How to ‘Do The Internet’ with Little Boots and Imogen Heap

Imogen Heap - Tour Shenanigans (part 1)

There’s lots that us try-hard webby / advertising folk can learn from these young ladies about how to ‘do’ social networks and audience engagement.

I hate myself for even writing about this stuff in ‘those’ terms. The words ‘audience engagement’ give me a strange bile-y sensation in the back of my throat. In both of these cases I’d chow down on a family bucket of Kentucky Fried Hat if someone had set out with a cyncial objective of how to engage audiences. What makes this stuff good is that you can tell this is what they enjoy doing. It’s what they love. You get the sense they’d be doing it whether they were flogging 10 records or 10 million records.

And that’s the stuff you can’t fake. Well not without expensive directors and decent actors and catering trucks and heavy editing.

Both of them have amazing videos on YouTube. They both feel totally natural. They don’t give a hoot that their clips aren’t 100% perfect. And they feel like we’ve been given a real window into their musical world. Their videos have got music and talent at the core, but the edges are the bits that give you personality, quirkiness and ultimately likability.

I’ll start with Little Boots, because she’s got a Tenori-On and can play it better than anyone else I’ve ever seen, check this Hot Chip cover, make sure you wait for the vocals to start.

It feels so accessible (like she’s used the same kind of camera, computer and mic that lots of us have) yet the talent and quality shine through.

She takes suggestions for her Funtime cover versions via MySpace (or YouTube). And manages to go far and wide with what she delivers. Including her take on Happy Hardcore anthem ‘Heart of Gold’

I’m also a big fan of the fact that she uses the supporting YouTube text really well. So many people hardly even bother. And it makes a difference. It properly helps to cement the whole story and rams it home that this isn’t a YouTube channel that’s being looked after by a label-monkey. For example:

this is a song i’d long forgotten about till recently… i’ve been getting back to my blackpool roots a bit lately, spent much of my teen years listening to bonkers compilations 1 through 5 so here is a classic… heart of gold… such a sad song when you think about it!!! i’m not sure how well know it is to the rest of the world but anyways…. sorry the tenorion isn’t loud enough but didn’t wanna wake my housemates up! my fav bit is where it rhymes ‘just’ with ‘justify’ in the same line. genius.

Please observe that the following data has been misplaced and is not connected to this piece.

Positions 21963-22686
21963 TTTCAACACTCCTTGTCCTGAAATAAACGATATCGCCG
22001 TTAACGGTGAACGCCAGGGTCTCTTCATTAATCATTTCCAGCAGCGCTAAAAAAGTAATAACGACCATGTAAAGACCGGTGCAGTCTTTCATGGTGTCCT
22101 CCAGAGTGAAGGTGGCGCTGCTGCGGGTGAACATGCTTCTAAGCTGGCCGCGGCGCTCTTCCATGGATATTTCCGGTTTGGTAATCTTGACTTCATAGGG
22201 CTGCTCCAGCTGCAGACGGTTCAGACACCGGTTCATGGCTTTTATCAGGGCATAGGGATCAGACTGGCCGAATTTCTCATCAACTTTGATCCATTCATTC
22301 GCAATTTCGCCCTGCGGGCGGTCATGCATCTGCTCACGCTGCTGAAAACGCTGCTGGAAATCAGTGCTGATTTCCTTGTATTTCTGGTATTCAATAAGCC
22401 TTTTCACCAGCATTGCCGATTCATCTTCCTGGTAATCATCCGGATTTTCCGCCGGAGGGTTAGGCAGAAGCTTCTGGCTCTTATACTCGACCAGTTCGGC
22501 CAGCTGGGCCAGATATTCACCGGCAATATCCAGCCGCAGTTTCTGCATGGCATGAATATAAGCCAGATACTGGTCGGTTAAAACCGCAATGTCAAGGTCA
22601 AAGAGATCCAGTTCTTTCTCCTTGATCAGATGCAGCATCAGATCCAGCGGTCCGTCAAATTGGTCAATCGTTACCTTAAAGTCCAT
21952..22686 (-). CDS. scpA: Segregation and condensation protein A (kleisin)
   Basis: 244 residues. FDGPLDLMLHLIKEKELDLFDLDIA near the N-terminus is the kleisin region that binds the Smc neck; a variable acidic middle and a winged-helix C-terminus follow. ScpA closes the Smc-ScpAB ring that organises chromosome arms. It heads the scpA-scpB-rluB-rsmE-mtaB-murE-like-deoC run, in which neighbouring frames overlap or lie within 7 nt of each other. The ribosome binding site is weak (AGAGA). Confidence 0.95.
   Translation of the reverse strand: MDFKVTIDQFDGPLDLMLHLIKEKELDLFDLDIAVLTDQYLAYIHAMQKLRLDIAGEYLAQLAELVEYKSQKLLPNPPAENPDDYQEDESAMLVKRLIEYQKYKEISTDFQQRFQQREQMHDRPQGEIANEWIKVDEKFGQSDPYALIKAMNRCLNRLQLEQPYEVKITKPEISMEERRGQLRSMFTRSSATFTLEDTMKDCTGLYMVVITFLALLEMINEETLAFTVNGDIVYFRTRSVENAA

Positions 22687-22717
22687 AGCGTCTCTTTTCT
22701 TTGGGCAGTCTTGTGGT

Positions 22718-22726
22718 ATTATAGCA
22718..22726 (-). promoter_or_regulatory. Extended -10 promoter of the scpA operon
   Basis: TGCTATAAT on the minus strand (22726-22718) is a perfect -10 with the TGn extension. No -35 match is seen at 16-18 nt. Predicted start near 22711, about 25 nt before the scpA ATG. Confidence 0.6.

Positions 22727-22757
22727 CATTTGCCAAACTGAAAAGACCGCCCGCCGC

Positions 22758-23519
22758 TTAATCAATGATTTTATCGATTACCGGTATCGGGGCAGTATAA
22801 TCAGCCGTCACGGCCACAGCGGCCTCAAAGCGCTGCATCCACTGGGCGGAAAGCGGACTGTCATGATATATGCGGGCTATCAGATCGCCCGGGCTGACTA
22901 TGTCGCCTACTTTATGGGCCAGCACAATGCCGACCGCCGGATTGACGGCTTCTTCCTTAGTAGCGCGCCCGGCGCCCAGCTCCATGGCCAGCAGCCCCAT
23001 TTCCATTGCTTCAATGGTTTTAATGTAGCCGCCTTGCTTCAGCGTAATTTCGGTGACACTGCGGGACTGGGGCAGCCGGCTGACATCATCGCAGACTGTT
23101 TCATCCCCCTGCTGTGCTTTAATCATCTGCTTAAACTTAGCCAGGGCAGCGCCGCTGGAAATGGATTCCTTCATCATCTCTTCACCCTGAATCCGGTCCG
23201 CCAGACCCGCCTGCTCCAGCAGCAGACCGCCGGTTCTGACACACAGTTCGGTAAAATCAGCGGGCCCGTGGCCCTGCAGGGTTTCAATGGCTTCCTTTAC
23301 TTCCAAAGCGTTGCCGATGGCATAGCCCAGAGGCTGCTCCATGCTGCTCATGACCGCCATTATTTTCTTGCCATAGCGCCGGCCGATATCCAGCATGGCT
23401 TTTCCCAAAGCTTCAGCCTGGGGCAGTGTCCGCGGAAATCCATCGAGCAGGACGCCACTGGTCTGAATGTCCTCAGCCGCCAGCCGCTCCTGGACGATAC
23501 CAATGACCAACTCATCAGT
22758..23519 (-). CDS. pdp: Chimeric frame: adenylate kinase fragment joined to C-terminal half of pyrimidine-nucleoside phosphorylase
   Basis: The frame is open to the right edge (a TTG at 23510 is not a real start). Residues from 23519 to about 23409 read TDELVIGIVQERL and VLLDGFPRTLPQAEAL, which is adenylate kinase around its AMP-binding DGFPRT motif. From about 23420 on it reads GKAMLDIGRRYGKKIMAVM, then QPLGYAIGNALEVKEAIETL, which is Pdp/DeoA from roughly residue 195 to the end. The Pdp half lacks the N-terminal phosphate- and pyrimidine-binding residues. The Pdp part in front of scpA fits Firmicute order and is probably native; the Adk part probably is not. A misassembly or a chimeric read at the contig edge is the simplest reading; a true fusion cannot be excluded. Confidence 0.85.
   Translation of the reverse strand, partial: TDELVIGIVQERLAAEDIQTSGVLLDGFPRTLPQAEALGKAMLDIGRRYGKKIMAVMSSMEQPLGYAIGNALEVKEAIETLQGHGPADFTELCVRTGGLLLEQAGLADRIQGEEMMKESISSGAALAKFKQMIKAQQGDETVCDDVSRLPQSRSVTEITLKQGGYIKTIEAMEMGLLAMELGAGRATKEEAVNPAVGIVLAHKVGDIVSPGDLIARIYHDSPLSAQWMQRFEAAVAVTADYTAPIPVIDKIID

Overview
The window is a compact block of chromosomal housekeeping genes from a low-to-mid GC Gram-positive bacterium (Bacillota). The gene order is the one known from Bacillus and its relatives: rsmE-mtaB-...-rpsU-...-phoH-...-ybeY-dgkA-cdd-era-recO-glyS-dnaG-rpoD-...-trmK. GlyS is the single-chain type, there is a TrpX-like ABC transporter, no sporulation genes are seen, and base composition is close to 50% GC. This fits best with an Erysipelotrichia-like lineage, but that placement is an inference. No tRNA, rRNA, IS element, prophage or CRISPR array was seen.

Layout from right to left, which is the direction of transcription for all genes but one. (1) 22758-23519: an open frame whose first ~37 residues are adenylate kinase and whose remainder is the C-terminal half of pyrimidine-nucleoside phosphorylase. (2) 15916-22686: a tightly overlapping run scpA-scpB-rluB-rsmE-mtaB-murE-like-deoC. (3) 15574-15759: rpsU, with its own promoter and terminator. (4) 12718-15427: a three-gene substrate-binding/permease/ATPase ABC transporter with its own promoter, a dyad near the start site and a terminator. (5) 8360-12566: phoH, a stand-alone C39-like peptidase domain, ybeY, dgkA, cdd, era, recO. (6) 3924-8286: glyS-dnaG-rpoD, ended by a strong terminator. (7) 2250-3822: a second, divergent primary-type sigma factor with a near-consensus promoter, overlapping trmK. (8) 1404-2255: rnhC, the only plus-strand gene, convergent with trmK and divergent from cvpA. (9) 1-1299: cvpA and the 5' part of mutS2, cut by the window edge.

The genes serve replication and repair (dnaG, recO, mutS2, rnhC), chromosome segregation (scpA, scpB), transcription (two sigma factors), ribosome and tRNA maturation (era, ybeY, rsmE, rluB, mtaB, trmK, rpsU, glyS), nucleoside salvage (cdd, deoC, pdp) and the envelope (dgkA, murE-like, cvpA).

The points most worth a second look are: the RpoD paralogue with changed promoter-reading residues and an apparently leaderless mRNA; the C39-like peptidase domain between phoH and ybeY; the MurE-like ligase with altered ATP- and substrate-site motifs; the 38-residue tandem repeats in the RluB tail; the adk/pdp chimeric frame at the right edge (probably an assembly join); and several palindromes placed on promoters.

Admitting listening to the Bonkers Compilations is about as ‘real’ as you can get ;-)

There’s some more text that expertly disses a twatty comment on the same clip. It’s a wee bit rude so I’ve not copied it here.

And she’s got a website with a blog and a Facebook page which includes a seemingly exclusive Facebook exclusive – a Tenori-On version of Stuck on Repeat which is an amazing track (the Fake Blood mix is especially good music fans). EDIT: And I just spotted it’s also the FREE single of the week on the UK iTunes Store.

And furthermore if you sign up for her mailing list you can get a rather smashing free mixtape. It’s like Christmas all over again!

Enough Little Boots hype. On to Imogen Heap. Her vBlog as she calls it, is totally different. She rambles on and on and on and comes across as totally loopy most of the time. But through all the insanity you can’t help but smell brilliance and a sincere passion for the music and what she does.

I’ve got a feeling she’s the kind of person who might annoy some people with her slightly dithery-middle-class-niceness. But I find it quite charming, in 10 minute chunks at least.

What I especially like about is that she’s been leaking out bits and bobs of her new album. But it’s literally playing fragments of songs as they’re in development (when you get to about 3 mins in you’ll see what I mean), so there’s no way that pirates can rip it off, but it gets the work out there in a really nice way. And from looking at all the comments you can see how much anticipation the clips are managing to build.

And she gives Etsy a mention too, which is nice.

And there’s a website, a Facebook, a MySpace. And they all do their individual jobs well.

So what are the things we should learn from them:

  • Keep it real – be yourself. There is no template for this stuff so don’t try and create the thing that you’re ‘supposed to do’ on YouTube.
  • Get the audience involved in what you’re doing
  • Imperfection is OK (actually much better than OK, it’s good, it’s human, it’s real)
  • Use all the tools out there – and use them with each other, use them for things they’re good at
  • Post regularly
  • Give away free stuff when you ask people to sign up for something

All things we’ve all heard before. But nice to see a couple of decent ‘case studies’ out there. Yuk. There goes the bile-y taste again. They’re not bloody case studies, they’re people doing awesome stuff. Well done ladies. Sorry for tainting your good names with marketing gobshite.